“There is no meaningful distinction between the remedy struck down as non-restitutionary in Korea Supply and the ‘lost market share’ theory of recovery plaintiff asserts in this lawsuit. As in Korea Supply, plaintiff alleges that LensCrafters engaged in practices that caused him and the other putative class members to lose business. However one describes it (as ‘lost market share,’ loss of a business ‘opportunity,’ or lost profits), the only monetary relief that plaintiff seeks is lost income from sales that never took place, because such sales allegedly were unlawfully diverted to defendants. Yet Korea Supply stands unequivocally for the proposition that unearned income (there, commission from a single business transaction that failed to materialize) is not recoverable as restitution under the UCL—because the plaintiff has no ownership interest in it. It does not represent money the plaintiff ever parted with, nor does the plaintiff have any legally enforceable property interest in it, analogous to wages that have been earned but unlawfully withheld (Cortez).” The jurist noted:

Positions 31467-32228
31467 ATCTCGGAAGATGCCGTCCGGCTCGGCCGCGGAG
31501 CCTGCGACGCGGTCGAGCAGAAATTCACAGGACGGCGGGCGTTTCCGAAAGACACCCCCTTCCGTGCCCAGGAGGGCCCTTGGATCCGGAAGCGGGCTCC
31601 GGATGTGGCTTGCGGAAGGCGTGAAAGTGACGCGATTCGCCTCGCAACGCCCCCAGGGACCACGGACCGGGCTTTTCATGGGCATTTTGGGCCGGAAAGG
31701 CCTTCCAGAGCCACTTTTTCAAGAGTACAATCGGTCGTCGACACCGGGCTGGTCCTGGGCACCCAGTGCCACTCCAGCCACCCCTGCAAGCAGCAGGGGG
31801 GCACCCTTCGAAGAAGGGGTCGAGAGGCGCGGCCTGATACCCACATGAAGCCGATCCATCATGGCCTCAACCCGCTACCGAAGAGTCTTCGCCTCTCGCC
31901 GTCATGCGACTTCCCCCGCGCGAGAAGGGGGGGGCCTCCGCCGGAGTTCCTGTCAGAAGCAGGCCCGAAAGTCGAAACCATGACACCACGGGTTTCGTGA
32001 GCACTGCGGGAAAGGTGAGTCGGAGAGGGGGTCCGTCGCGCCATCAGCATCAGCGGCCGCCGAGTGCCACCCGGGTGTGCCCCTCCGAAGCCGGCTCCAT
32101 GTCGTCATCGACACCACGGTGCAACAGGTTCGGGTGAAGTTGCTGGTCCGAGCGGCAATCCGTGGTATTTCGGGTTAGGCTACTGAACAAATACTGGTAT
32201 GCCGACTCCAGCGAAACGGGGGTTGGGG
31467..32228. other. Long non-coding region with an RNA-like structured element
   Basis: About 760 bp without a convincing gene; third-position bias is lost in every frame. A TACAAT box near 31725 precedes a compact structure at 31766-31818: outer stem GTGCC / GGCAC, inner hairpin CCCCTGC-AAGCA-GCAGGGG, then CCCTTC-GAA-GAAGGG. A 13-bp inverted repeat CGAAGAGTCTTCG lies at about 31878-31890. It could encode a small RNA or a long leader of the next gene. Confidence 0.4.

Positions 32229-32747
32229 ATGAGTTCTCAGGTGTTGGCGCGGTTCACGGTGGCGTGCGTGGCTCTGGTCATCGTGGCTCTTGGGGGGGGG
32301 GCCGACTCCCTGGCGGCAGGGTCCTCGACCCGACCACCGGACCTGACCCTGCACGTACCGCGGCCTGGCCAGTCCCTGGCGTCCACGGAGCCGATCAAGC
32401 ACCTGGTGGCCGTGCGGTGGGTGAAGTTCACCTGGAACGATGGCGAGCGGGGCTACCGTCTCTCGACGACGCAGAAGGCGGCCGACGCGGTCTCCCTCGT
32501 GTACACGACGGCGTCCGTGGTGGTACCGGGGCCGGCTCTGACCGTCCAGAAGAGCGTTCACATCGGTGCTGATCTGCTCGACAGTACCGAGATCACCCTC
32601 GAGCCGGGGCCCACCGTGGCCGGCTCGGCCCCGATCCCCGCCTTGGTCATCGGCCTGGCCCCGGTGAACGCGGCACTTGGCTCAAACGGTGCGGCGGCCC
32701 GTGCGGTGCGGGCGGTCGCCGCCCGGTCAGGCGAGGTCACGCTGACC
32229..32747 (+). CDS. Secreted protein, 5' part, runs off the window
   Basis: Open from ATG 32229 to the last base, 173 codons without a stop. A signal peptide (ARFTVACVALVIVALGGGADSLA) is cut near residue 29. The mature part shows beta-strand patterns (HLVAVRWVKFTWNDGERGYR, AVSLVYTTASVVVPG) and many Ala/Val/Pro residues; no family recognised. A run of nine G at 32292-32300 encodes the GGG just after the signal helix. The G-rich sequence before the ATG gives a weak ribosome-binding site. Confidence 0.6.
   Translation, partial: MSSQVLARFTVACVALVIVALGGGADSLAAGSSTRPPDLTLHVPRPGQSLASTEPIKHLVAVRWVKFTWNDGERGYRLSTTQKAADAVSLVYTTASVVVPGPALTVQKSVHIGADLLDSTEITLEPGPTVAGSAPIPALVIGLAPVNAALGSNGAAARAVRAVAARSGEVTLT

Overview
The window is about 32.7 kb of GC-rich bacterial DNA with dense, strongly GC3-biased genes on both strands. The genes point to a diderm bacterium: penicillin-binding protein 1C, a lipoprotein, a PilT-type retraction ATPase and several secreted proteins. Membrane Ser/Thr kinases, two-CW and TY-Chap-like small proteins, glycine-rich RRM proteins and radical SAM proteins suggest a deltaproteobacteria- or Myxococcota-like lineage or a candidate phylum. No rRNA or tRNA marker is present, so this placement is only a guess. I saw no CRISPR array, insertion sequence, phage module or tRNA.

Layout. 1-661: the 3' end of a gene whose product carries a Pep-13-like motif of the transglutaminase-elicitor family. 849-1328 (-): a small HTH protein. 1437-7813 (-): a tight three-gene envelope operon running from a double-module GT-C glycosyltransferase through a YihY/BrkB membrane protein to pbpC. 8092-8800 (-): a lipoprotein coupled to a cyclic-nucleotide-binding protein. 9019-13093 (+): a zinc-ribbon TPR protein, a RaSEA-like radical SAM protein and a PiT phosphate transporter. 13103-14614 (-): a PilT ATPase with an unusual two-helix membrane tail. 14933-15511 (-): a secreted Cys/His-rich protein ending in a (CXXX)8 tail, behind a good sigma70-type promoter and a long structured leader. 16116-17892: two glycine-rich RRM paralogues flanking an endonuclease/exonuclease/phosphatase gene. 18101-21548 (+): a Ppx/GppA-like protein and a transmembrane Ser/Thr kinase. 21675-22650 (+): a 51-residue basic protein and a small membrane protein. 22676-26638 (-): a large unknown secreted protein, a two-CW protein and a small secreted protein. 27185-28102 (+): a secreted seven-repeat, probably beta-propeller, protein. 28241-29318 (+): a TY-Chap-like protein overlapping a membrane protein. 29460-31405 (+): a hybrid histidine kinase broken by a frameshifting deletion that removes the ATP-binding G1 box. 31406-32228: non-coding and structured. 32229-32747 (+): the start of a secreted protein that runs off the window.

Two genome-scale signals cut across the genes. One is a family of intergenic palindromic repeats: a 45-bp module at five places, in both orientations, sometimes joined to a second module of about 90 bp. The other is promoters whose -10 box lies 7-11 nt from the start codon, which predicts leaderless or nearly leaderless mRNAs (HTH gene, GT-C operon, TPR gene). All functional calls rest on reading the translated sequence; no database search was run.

“To be clear, we do not reach the question whether a contractual guarantee (or some other source of legally binding entitlement) would create a vested property interest sufficient to recover unearned income under the UCL, because no such interest has been alleged here and that issue is not before us. We hold only that in the absence of any legal entitlement to future income, anticipated but unearned future income is not recoverable in a private action under the UCL even when it is characterized as ‘lost market share.’ ”